Resources minister Lord de Mauley has said further action was required to help people reduce food waste and supermarkets could also do more on the issue.
In a round of questions on food waste in the House of Lords (12 Feb), de Mauley said: “Food waste is costing households a substantial amount of money… There is more to be done to help people [reduce food waste] and I agree that supermarkets have a significant role to play in this area.”
De Mauley outlined the Government’s plans to reduce domestic food waste as working with WRAP on voluntary agreements with food retailers, manufacturers and the hospitality sector, which launched last summer.
The minister praised the effect of another voluntary agreement, the Courtauld Commitment, on reducing food waste.
“The major food retailers have been taking action to reduce food waste through the Courtauld Commitment where they have been helping consumers save money and waste less through innovations such as re-sealable salad bags, recipes for leftovers and smaller sized loaves of bread,” he said.
He also said the Government supported WRAP’s Love Food Hate Waste campaign, and their work with food businesses to help them make informed decisions about date labeling.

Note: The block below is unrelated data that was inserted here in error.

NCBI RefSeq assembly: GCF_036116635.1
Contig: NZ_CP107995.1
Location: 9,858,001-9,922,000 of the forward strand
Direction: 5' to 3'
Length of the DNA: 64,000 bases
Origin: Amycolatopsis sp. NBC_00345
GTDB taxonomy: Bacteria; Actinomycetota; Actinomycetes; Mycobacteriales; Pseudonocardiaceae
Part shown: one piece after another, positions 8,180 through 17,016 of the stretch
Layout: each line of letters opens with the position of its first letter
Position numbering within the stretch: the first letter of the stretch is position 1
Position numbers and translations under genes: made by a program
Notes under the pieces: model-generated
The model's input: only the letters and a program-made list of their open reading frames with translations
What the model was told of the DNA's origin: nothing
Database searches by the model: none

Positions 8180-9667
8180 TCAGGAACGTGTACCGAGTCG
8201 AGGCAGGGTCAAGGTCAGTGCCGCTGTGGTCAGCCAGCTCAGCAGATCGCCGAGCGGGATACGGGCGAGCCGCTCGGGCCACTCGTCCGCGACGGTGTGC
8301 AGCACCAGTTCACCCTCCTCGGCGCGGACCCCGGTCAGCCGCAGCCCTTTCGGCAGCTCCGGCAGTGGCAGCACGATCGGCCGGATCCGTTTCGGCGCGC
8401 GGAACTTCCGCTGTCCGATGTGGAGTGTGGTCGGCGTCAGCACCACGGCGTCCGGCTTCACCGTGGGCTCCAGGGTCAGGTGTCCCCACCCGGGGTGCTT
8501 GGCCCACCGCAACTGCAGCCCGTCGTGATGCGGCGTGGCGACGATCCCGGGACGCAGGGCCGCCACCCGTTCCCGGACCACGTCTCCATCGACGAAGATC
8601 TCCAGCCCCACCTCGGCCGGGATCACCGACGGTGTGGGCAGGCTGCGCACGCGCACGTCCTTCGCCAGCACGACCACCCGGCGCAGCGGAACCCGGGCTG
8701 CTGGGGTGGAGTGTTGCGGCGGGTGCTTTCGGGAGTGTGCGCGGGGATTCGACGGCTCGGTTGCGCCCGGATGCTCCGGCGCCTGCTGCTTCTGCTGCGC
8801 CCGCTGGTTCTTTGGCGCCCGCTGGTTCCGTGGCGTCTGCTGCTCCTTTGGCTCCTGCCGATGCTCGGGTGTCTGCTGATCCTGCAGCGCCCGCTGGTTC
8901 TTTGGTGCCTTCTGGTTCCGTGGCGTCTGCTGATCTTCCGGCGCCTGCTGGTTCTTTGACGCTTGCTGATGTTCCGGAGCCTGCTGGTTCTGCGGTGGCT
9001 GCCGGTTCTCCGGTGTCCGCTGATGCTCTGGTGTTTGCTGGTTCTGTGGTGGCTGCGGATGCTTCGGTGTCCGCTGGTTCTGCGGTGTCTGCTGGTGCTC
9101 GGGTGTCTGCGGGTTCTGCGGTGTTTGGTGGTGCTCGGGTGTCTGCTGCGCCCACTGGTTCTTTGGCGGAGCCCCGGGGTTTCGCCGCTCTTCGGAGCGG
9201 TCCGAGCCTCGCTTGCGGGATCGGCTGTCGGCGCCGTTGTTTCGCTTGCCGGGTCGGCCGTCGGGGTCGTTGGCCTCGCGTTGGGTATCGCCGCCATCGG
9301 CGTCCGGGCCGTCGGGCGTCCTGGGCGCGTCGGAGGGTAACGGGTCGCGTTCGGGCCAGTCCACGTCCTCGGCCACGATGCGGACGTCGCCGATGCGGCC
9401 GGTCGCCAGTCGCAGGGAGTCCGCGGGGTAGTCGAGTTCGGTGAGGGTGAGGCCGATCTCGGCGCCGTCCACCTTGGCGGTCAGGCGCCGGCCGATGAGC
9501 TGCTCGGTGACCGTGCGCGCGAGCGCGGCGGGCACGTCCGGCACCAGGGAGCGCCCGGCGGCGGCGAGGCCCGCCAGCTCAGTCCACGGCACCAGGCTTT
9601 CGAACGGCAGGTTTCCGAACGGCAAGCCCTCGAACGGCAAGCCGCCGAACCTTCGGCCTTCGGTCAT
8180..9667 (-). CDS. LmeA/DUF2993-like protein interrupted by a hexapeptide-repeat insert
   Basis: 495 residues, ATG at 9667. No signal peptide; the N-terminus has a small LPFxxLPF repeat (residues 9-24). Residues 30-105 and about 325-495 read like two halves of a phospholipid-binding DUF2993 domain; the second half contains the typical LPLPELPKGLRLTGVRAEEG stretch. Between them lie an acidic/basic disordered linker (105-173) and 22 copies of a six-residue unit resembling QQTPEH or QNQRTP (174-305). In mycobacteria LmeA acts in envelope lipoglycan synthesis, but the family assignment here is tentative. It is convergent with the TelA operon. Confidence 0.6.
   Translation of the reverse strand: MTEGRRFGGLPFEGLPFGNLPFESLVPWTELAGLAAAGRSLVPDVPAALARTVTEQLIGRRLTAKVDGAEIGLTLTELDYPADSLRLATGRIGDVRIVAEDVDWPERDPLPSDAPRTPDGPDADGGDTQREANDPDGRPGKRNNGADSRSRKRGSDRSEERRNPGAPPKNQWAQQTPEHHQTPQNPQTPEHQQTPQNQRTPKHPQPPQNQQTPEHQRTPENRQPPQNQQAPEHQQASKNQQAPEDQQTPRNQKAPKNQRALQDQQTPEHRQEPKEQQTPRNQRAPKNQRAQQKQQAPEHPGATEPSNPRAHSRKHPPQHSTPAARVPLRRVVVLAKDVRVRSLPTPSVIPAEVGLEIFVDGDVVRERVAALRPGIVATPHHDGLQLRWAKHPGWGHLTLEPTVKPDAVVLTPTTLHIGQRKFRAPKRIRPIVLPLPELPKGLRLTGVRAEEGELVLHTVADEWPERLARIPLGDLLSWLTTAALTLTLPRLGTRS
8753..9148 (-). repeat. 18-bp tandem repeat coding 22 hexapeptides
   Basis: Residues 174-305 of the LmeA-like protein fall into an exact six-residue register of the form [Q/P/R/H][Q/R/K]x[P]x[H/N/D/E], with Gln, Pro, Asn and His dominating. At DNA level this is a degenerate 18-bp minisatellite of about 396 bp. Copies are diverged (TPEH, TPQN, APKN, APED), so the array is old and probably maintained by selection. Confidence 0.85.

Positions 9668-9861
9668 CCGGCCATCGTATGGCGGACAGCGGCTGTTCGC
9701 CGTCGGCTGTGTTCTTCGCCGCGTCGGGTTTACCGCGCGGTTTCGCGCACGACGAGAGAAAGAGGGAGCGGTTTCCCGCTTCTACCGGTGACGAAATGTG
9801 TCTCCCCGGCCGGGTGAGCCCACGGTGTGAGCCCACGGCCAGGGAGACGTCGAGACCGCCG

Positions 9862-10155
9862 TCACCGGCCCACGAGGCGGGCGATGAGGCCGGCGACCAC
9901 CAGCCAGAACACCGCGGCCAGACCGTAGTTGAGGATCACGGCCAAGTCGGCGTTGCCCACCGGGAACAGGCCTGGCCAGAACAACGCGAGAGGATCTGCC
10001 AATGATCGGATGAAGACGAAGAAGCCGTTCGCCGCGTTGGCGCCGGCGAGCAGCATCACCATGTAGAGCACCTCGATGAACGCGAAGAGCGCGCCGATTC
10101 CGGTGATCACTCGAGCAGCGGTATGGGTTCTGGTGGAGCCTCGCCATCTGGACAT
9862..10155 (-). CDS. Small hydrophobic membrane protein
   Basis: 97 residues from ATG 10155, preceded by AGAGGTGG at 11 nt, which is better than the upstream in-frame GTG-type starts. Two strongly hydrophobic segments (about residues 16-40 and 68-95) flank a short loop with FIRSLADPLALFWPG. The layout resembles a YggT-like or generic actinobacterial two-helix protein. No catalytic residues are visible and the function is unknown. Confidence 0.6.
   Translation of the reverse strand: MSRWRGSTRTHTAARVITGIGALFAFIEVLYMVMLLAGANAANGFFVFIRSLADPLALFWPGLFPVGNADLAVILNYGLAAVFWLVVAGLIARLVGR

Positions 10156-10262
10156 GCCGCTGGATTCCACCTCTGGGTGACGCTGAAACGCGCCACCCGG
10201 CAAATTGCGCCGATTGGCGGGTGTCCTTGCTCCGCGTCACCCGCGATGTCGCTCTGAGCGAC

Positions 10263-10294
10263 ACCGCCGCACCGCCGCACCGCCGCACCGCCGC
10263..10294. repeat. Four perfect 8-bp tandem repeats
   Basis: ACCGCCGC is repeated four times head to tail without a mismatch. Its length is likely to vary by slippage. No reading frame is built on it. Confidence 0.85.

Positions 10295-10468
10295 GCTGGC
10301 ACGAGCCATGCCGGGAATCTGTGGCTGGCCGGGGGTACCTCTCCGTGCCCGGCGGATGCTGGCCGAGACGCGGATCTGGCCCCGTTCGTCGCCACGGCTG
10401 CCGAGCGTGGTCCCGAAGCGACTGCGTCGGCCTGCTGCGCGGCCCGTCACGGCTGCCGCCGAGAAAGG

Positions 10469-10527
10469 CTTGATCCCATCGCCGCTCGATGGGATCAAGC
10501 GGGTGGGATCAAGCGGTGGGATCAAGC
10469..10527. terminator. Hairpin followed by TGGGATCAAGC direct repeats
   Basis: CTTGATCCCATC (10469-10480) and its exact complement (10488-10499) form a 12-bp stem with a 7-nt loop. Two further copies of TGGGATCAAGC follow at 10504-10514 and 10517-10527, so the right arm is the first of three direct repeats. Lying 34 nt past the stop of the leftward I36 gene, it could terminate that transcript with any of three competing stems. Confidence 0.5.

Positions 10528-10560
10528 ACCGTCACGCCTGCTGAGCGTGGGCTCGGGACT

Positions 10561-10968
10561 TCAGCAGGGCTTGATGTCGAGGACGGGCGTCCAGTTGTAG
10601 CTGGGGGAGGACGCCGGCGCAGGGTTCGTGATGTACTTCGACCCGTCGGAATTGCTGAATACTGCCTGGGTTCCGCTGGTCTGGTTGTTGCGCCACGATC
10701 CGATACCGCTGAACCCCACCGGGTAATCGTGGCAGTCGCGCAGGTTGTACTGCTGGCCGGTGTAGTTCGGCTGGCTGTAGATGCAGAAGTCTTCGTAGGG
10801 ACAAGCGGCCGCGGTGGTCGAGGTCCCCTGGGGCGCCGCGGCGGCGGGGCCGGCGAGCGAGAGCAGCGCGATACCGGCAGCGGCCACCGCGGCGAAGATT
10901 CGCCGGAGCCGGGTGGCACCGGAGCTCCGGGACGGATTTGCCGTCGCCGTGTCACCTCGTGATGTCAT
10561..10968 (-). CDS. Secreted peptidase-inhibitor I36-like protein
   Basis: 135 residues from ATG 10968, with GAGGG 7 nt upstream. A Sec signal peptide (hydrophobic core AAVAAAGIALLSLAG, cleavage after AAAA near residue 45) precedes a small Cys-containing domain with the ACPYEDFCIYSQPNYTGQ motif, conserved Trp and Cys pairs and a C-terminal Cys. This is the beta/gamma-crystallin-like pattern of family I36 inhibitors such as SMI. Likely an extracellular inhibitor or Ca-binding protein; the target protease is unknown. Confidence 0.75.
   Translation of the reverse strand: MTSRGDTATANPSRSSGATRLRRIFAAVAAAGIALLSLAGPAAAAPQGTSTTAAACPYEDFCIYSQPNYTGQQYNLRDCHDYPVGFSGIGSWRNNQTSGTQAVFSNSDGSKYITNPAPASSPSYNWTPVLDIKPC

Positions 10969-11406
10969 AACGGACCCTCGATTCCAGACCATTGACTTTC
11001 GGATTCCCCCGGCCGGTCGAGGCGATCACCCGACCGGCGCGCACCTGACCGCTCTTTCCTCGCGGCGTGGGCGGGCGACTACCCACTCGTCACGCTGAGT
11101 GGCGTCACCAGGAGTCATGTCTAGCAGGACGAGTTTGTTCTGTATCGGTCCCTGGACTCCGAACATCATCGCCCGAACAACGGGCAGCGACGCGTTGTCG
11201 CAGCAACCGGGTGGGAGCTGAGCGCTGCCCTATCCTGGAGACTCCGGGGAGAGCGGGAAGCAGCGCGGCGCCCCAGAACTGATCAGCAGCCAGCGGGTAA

“The waste review sets food waste as a priority outlining the government’s commitment to tackle it and focusing on waste prevention,” he added.
This was in response to Baroness Jenkin’s (left) question on Government plans to reduce food waste. She made the point that household food waste costs the average household £640 a year, a total of £12bn a year to the country.
Jenkin asked whether supermarkets should be doing more to reduce food waste in the home.
“Whilst for example ASDA’s promotion of WRAP’s Love Food Hate Waste campaign and the recent announcement by Sainsbury’s that their guidance to move from ‘freeze on day of purchase’ to ‘freeze up to the use-by date’ is welcomed, there is much more they could be doing to support and encourage consumers in this area,” she said.
Lord Deben, the former environment secretary, also weighed in on the debate to ask if it was time to ban food waste from landfill.
De Mauley responded that the Government was considering restricting biodegradable materials and textiles from going to landfill, but was currently examining the evidence and looking at whether this was an affordable solution for industry and the public sector.